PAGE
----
We will start each class with balancing, breathing, and a gentle qigong warm-up. From there we will explore the basic arm shapes, proper posture, breathing and relaxation techniques, and basic footwork steps.
As we get deeper into our studies of Yang Style Taiji, movements will be incorporated together into short drills that you will be able to practice at home. These drills will be the foundation of learning many different taolus.
Towards the end of our class time we will do a cool-down qigong to help you feel refreshed and energized. After class I encourage everyone to drink lots of water right away.
I encourage everyone to try to spend at least 5 to 10 minutes a day reviewing at least one thing you have learned in class. That may be as basic as just standing in wuji and breathing. As simple as it sounds, this daily routine will strengthen your understanding and appreciation of Taiji.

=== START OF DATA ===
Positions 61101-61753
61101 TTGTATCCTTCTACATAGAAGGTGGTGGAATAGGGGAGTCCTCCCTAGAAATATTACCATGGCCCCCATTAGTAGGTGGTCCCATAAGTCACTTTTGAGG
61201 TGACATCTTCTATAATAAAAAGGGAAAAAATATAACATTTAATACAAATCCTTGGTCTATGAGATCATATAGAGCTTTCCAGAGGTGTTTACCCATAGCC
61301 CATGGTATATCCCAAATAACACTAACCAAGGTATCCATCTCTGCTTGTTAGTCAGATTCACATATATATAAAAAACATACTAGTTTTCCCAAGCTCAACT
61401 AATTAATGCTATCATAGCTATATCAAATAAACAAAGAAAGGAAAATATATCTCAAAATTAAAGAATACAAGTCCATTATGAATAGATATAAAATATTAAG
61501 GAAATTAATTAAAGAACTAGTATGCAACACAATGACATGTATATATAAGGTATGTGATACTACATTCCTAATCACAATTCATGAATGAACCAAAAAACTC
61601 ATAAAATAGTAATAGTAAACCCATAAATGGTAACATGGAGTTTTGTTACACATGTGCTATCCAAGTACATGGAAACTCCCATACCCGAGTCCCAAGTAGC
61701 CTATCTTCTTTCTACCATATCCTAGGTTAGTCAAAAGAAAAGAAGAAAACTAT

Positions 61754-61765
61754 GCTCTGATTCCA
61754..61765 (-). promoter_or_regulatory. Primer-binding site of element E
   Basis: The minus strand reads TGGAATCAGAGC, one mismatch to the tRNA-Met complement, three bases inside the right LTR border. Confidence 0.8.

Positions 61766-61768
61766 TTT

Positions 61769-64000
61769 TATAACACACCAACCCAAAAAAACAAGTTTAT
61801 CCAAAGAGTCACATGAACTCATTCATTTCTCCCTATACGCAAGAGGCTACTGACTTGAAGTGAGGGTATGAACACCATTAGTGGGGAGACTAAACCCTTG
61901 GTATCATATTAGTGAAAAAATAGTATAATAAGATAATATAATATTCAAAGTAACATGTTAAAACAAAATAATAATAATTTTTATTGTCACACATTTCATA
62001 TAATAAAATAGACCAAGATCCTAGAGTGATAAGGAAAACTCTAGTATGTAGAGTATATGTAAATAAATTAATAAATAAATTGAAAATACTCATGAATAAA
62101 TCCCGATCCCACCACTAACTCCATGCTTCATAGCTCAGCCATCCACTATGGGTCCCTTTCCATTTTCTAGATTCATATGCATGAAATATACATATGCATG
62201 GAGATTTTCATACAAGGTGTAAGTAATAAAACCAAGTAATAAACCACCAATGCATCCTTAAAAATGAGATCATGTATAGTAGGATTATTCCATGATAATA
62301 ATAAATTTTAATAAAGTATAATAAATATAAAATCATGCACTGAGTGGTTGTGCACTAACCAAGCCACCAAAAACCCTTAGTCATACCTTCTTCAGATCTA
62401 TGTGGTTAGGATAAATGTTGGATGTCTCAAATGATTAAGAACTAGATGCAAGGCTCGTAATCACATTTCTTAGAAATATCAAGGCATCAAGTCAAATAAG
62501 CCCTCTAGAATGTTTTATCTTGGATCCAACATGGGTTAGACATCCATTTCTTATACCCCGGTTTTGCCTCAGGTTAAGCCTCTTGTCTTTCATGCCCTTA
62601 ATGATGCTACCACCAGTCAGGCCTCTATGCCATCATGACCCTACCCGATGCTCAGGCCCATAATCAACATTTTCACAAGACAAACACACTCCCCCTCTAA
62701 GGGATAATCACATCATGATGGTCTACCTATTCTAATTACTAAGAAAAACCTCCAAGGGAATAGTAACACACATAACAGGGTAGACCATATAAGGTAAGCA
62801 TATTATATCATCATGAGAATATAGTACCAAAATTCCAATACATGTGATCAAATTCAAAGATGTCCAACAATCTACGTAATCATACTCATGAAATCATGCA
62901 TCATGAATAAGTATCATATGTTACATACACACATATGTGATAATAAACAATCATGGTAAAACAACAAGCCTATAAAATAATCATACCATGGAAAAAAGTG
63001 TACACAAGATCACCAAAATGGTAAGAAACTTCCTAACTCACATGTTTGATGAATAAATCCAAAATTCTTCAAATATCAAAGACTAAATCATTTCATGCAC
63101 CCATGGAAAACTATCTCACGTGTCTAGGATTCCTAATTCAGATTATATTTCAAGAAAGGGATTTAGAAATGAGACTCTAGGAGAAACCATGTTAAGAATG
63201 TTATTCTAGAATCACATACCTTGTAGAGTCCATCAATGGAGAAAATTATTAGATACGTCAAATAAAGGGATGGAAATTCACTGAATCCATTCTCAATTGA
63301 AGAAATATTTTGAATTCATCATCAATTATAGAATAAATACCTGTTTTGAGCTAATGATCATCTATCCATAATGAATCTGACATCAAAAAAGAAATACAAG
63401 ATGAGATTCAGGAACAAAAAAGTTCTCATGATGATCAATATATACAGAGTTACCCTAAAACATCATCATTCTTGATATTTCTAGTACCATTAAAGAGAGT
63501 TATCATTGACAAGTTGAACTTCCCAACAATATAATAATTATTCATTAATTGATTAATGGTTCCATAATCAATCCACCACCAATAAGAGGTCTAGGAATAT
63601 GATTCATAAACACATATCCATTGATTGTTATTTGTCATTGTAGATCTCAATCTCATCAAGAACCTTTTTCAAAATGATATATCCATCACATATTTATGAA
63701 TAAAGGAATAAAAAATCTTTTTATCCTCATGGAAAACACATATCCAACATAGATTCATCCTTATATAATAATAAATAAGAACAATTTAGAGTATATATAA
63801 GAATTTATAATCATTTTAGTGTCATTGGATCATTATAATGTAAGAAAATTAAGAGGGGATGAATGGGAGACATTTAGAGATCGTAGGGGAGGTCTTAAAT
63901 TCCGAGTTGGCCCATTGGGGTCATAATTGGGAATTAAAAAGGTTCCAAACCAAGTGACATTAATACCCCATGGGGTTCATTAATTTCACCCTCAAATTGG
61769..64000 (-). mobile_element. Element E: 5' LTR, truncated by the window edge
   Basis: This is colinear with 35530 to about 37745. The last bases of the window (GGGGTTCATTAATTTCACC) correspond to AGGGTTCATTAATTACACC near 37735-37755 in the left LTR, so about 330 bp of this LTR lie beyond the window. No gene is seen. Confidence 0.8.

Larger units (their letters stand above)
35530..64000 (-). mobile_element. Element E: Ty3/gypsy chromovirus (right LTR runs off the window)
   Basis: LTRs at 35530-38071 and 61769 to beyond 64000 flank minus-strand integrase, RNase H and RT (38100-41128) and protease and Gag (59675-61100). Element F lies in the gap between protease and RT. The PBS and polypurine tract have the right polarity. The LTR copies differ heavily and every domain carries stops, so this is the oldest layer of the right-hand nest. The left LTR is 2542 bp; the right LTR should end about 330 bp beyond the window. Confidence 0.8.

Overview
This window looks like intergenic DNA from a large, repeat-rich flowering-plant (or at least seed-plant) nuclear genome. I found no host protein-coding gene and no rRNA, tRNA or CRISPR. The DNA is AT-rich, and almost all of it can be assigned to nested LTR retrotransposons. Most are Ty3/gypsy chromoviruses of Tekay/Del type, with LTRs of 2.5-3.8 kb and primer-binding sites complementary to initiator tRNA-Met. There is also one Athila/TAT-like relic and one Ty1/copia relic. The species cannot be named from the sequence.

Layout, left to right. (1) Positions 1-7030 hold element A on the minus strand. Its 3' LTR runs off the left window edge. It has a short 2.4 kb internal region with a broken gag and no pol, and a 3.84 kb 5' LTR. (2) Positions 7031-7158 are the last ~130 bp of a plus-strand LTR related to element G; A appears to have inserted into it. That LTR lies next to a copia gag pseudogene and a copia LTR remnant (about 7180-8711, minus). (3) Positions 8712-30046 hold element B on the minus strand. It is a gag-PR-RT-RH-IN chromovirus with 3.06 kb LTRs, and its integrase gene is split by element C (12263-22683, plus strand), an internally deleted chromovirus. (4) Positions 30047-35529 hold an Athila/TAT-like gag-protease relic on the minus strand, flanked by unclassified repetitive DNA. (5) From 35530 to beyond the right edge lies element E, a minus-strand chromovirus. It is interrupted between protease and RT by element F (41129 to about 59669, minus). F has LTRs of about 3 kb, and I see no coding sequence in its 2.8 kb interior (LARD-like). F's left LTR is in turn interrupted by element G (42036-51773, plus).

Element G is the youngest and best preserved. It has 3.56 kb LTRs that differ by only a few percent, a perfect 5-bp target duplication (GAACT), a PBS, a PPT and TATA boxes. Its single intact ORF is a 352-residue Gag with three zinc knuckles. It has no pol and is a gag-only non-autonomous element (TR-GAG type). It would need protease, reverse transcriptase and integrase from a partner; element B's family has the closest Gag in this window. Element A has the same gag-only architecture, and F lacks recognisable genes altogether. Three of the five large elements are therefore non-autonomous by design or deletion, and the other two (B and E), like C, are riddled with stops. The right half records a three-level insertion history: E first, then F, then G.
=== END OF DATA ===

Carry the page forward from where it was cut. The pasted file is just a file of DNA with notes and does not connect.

Your home practice will help you to remember movements taught in class. Remember, these movements at first will seem very foreign and only through repeated practiced (muscle memory building) will the movements become second nature. This is an amazing place to strive for because once you can stop thinking and analyzing the movements in your head (brain activity) and just let your muscle memory take over, then your mind is free to truly experience the meditative qualities of Qigong and Taiji!
How to Dress
Wearing loose, comfortable-fitting clothing is ideal for practicing Taiji and Qigong. Your footwear is also very important. Because the movements of Taiji are likened to a tree where our feet are visualized to be deeply rooted into the soil, our bodies the trunk of the tree and our expressive arms are the branches, it is important that your feet “feel” the ground or floor you are standing on. I would suggest thin-soled tennis shoes that aren’t elevated in the back (popular for jogging) or that don’t have the huge wedge-like wings on the inside and outside of the heel area. Chinese martial arts shoes and Chinese slippers are also acceptable. If you have been prescribed orthotic shoes or implants, please wear these as your doctor has suggested.